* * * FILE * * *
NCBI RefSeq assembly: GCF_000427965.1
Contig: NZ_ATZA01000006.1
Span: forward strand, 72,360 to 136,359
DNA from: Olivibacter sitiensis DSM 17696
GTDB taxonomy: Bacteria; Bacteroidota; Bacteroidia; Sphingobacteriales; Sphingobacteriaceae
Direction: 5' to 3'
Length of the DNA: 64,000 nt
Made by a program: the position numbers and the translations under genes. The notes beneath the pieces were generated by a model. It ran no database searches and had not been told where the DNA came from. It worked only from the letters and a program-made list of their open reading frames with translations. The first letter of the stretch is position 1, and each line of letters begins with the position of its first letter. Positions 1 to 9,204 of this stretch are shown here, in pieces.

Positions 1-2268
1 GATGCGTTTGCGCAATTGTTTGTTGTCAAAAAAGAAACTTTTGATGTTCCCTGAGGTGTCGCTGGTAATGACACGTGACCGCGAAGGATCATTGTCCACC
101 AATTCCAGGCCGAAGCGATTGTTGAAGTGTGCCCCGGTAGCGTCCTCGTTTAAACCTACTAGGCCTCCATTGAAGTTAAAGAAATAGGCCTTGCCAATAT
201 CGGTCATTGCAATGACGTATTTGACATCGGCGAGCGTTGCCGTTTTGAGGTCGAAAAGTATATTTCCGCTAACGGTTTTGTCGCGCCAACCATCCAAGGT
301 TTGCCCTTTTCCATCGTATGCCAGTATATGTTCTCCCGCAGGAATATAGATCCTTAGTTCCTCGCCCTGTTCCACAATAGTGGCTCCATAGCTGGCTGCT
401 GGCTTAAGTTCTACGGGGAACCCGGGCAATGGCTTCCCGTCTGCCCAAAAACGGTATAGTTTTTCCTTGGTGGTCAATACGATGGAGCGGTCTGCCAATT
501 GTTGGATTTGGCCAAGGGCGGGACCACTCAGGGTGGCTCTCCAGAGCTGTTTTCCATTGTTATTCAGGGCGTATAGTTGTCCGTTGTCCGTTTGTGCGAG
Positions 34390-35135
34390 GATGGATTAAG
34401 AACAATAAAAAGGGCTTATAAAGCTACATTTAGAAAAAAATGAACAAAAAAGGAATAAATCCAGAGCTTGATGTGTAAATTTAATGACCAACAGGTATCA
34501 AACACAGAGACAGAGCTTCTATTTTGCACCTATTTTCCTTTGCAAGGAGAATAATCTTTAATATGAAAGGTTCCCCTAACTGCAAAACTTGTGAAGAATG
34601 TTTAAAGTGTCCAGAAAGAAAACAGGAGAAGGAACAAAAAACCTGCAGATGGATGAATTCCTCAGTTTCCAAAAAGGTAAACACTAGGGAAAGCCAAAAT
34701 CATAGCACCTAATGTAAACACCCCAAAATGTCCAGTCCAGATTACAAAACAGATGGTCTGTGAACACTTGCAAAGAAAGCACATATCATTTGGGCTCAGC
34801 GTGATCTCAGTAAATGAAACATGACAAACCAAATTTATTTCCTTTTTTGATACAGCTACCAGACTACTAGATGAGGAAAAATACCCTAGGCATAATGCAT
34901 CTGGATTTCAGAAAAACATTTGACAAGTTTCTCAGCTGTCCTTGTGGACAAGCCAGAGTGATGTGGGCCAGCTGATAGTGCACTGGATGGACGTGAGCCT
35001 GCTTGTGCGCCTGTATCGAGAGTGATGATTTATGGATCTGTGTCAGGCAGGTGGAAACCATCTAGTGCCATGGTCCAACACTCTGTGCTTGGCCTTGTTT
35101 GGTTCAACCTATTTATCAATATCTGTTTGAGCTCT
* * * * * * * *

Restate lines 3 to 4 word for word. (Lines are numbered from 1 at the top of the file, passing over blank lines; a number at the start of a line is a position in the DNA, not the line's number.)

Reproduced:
Span: forward strand, 72,360 to 136,359
DNA from: Olivibacter sitiensis DSM 17696